Paradise | Study Guide

Dante Alighieri

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Paradise | Canto 32 | Summary

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Summary

Saint Bernard now points out other notable figures in the court of Heaven, whose ranks are divided into two sets of hemispheres. Women, including not only Mary, but Eve, Rachel, and other biblical figures, sit above the divine presence at the circles' center. Men are enthroned below it. Laterally, the court is divided between "those who showed belief in Christ to come" and "those / who turned their countenance to Christ now come." The ranks of the former—the faithful from before the coming of Christ—logically are now full, with no room for new additions. The ranks of the latter still contain some vacancies. The souls of baptized children, "spirits loosed from earth / before they ... could conceive free choice," sit along the midline.

Expecting Dante to take issue with the justice of saving some children and not others, Bernard prepares an answer. In the earliest days, he says, children of the faithful were saved automatically, but since the coming of Christ baptism has been requisite for salvation. Unbaptized souls from this time onward have been allocated to Limbo, a painless border region of Hell. This fate cannot be understood rationally, Bernard warns, but must be chalked up to the mysteriousness of God's will. Bernard next directs Dante's gaze once more to the Virgin Mary, who—he says—is alone able to make Dante fit to look upon God. As Dante watches, the archangel Gabriel flits through the heavenly court singing Ave Maria gratia plena—"Hail Mary, full of grace."

Analysis

It is best not to read too much into the arrangement of figures in the Empyrean. Although some particularly prominent saints are situated in the outermost circle, there is no obvious "ranking" of saints as there is for the choirs of angels. Nor does the split between "believers in Christ to come" and "believers in Christ already come" mean these two groups will eventually be equal in size. It is perhaps more helpful to see these different categories—male/female, pre-Christian/Christian—as ways of conveying Heaven's scope and diversity to a medieval reader. As an educated Christian of his time, Dante is likely to hold that such differences are not important in God's eyes. Paul, in his Epistle to the Galatians, puts the matter as follows:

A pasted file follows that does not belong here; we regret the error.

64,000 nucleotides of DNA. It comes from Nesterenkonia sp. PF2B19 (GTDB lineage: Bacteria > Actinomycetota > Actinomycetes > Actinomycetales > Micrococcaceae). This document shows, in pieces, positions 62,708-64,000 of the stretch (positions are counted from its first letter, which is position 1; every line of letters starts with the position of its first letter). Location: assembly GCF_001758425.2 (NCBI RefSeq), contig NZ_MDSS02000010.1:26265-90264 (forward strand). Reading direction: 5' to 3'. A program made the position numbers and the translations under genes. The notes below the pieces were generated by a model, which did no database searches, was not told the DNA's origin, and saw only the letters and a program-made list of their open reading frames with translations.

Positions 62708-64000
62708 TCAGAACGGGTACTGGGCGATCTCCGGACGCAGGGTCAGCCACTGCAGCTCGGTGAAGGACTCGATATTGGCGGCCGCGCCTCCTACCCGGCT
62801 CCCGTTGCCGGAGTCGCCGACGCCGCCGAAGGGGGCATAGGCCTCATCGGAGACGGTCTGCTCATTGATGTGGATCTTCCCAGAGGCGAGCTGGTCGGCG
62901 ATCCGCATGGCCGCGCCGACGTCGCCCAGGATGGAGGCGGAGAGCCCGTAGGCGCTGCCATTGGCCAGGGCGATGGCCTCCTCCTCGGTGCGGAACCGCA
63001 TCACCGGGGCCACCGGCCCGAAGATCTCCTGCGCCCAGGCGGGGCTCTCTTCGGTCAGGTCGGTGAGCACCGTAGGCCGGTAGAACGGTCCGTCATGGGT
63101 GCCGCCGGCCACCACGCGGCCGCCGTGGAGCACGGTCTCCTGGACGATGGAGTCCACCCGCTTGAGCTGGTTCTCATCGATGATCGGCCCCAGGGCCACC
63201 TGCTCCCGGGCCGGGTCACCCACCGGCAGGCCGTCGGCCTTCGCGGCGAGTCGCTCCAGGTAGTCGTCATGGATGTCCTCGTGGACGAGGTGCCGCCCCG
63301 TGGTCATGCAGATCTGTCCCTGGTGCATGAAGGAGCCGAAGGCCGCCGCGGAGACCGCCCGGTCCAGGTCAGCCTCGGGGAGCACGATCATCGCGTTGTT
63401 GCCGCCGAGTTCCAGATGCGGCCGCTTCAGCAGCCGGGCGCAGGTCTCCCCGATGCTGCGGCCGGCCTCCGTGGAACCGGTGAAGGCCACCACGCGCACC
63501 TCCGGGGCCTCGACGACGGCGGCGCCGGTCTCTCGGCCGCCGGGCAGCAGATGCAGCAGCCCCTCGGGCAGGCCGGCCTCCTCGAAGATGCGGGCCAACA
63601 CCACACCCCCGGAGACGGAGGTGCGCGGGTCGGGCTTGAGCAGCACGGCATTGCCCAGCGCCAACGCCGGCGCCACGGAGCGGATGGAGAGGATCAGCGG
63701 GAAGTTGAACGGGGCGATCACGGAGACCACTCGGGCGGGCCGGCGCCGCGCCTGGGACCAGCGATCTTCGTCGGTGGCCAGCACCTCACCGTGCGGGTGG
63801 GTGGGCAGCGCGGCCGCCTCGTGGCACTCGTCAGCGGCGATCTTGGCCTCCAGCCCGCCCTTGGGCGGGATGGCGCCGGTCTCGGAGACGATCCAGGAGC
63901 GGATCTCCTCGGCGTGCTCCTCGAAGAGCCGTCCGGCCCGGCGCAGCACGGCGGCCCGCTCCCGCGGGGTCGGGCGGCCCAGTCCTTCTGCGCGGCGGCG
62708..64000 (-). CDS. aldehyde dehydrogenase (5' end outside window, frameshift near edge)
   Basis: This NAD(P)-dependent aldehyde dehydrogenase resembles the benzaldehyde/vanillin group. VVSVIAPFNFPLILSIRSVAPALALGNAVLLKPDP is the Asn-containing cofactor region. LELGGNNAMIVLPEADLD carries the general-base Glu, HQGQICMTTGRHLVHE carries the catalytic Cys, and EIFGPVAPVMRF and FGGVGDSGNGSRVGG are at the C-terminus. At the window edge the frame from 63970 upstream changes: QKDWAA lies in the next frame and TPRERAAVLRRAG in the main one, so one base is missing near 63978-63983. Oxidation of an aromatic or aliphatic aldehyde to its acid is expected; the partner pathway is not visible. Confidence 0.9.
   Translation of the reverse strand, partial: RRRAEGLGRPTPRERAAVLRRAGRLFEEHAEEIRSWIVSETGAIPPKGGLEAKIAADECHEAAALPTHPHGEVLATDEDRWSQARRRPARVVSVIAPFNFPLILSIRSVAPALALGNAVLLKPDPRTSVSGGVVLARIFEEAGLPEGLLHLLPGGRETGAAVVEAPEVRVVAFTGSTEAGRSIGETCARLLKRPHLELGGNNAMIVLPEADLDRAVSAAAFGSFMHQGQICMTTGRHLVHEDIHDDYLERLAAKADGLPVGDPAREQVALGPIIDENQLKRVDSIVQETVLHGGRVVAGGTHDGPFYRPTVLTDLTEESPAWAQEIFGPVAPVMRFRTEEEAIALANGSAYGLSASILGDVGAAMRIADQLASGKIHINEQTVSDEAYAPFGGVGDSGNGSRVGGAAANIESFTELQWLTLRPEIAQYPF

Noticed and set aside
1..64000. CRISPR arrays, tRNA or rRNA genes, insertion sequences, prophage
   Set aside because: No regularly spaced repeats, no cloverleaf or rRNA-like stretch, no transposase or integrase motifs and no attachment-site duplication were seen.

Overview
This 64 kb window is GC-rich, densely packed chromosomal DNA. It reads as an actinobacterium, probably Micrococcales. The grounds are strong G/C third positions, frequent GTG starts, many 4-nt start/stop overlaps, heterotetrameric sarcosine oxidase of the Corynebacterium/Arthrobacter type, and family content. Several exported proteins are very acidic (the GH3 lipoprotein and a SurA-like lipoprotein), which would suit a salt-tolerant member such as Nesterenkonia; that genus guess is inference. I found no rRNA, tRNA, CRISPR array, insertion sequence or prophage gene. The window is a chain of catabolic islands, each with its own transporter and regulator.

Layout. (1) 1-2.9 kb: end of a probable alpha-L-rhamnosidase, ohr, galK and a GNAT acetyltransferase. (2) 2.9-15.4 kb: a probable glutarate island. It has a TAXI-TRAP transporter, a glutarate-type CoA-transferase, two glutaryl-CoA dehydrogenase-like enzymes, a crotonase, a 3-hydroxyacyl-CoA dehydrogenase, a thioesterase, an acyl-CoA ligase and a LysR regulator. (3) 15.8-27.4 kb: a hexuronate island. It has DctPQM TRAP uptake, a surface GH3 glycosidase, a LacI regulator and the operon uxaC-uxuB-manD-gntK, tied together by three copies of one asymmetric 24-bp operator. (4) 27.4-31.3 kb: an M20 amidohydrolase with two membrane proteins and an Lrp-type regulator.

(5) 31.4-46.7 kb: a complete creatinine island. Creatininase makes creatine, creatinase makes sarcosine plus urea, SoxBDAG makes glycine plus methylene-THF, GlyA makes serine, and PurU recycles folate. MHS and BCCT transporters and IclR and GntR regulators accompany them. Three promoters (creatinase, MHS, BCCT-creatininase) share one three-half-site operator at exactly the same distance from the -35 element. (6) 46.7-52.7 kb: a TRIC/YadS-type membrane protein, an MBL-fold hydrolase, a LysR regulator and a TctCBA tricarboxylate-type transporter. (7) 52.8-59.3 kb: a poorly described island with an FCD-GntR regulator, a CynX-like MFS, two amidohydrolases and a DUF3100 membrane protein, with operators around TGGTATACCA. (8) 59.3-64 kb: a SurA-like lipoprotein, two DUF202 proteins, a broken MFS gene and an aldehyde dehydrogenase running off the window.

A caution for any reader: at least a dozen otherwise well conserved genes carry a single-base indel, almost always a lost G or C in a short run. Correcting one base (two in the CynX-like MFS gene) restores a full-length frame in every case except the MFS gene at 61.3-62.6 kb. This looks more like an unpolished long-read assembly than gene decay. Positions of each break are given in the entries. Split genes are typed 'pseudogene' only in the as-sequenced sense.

There is neither Jew nor Greek, there is neither bond nor free, there is neither male nor female: for ye are all one in Christ Jesus.

The differences are, however, of great potential importance to Dante's readers, who might "see themselves" in some saints more than in others. By insisting on the variety of characters who people the court of Heaven, Dante is giving earthly believers a panoply of role models to identify with.

Moreover, a few "diagrammatic" features of the Empyrean are worth pointing out because they shed light on Dante's theology. The Virgin Mary sits at the top of the outermost circle, not to indicate she is "farther" from God, but to underscore her exceptional status among the saints (see Canto 23). Below her is Eve, who has a special connection to Mary: one is the earthly mother of the living, the other—in Catholic tradition—their spiritual mother. (Several of the early Church fathers, noting this parallel, bestowed on Mary the epithet of "New Eve.") Eve is at the feet of Mary, since Eve caused the first sin while Mary closed it and provided salvation. Present are Rachel, Leah, Sarah, Rebecca, Judith, and Ruth—all the virtuous and heroic Hebrew forerunners of Mary. Opposite Mary—at the bottom of the circle—is John the Baptist. Again, this placement does not indicate John is the "best" saint in some hierarchical way. It does, however, call attention to the parallels between John's role and Mary's. One brings Christ into the world; the other prepares the world to receive Him.

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